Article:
China's global image online
Updated: 2012-11-02 08:03
By Dennis Pamlin (China Daily)
Connected world provides opportunities to engage in dialogue to alter outdated and prejudiced views of the country
While China is now constantly discussed around the world, it is still portrayed in the global media as aggressive and not open to dialogue.
But if the world's media took the time to learn about China and support a constructive dialogue it would see that this is not the case. Unfortunately that is unlikely to happen as many of the rich countries today are in decline and adopting a retrograde mentality. Because of this, old ideas and stereotypes about China still dominate the global media, both traditional and new social media.
However, in the coming years China's image will be increasingly shaped in a connected world, a world in which people will not only be passive consumers of information, many of them will be active providers of information through different social media. In a connected world people will trust their social networks more than traditional media, and the social networks with the most trust will create a virtual image of China.
This digital image of China will be determined by the images, stories, comments, blogs and videos posted online, rather than through the print media, television and radio. So China must pay attention to its "digital twin".
In a connected world it is no longer enough to do good things and tell people about them, it is also necessary to engage in dialogue with people around the world. If China does not engage in these dialogues, its digital twin will end up distorted.
We are rapidly moving into a hyper-connected society where transparency and enormous amounts of information are creating new opportunities and new challenges. In order to overcome the challenges and seize the opportunities it is important that China, and those with an understanding of China, explore new ways to encourage dialogue so that its digital twin is not shaped to suit others' agendas.
It is important to acknowledge that China's re-emergence as a strong global voice will result in tensions and that there will be areas where significant differences will surface. But it is also important to acknowledge that the major global challenges will not be solved without the active participation of China. These challenges range from climate change and water scarcity to the growing resistance to antibiotics and poverty.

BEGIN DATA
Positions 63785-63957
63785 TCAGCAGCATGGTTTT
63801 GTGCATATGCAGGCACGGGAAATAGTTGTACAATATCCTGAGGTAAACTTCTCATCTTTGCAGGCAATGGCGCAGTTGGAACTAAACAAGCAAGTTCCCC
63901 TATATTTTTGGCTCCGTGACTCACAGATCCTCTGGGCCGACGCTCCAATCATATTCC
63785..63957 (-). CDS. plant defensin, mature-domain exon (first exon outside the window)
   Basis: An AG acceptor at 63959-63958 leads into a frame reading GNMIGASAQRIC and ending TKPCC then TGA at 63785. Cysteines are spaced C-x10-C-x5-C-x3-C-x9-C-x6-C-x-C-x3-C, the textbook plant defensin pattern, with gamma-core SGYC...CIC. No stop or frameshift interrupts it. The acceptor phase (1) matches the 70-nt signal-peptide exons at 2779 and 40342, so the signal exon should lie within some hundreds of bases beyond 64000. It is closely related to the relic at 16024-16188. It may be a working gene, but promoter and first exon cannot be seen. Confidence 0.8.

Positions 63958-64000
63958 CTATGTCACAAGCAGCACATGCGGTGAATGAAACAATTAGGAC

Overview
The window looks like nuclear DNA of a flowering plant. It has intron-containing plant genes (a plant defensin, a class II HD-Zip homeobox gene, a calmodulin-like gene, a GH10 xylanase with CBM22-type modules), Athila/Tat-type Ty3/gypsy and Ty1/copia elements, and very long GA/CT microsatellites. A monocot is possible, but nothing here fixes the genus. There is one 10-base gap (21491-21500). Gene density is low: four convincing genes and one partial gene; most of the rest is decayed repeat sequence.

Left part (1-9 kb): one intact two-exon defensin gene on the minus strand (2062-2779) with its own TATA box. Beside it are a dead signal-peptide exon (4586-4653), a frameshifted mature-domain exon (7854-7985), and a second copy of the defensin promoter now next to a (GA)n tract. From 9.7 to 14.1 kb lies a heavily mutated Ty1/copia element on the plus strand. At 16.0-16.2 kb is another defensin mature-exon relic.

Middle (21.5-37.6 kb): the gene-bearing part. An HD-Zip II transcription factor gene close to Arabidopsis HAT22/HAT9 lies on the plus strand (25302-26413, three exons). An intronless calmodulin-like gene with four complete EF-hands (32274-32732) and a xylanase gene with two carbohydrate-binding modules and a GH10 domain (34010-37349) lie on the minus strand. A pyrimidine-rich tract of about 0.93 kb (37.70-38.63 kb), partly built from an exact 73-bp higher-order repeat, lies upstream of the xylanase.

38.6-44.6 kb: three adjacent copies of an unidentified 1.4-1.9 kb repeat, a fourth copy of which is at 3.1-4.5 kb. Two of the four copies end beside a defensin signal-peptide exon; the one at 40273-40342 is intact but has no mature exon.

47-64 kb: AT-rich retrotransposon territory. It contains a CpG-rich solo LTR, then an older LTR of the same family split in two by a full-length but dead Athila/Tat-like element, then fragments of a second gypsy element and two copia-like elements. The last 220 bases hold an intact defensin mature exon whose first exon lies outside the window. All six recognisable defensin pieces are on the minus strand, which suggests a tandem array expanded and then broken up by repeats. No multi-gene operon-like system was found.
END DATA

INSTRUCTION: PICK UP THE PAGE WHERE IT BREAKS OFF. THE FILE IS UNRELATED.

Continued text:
To increase dialogue and transparency, China could support the establishment of a global platform where actions to help solve the global challenges in different countries can be put forward. In order to ensure that the platform is user driven and that it selects the criteria necessary to find the best practices, it should involve governments, United Nations organizations, non-governmental organizations and academics. Moreover, leading bloggers with high credibility should also be invited to provide input and suggestions regarding the areas to be discussed.
The platform could also be used as a database so that people can find examples of effective solutions applied in different countries. As well as an opportunity to increase dialogue, the possibility to engage with different stakeholders would be a way to increase transparency and demonstrate the concrete work that China is doing.
The challenges humanity faces in the 21st century will require concepts other than those already used by Western countries in creating the current international system. Few countries are such a treasure house of concepts that can help humanity navigate the complex challenges as China.
Many global challenges have reasonably simple solutions, but rather than engage in constructive dialogue, countries choose to blame each other for being the cause of the problem. Today most initiatives are based on national or multilateral grounds, something that is not optimal for achieving practical solutions to global challenges.
China could establish collaboration teams with the participation of many different countries to help address the world's challenges from a global perspective. Focusing on practical collaboration rather than polarization, would enable progress to be made on many issues.
As part of a long-term discussion about the values and concepts needed to guide global development, China could support an initiative to develop educational material for global citizens. Such educational material could present different concepts from around the world and explain how they can be used to help address global challenges. The first global classes with participation from all corners of the world could be part of such an initiative.
These are only examples and much more can be done to establish China as a dialogue partner and create a digital twin that reflects the reality of China as a responsible stakeholder in the international community.
The author is founder of 21st New Frontiers, a consultany organization in Sweden.
(China Daily 11/02/2012 page8)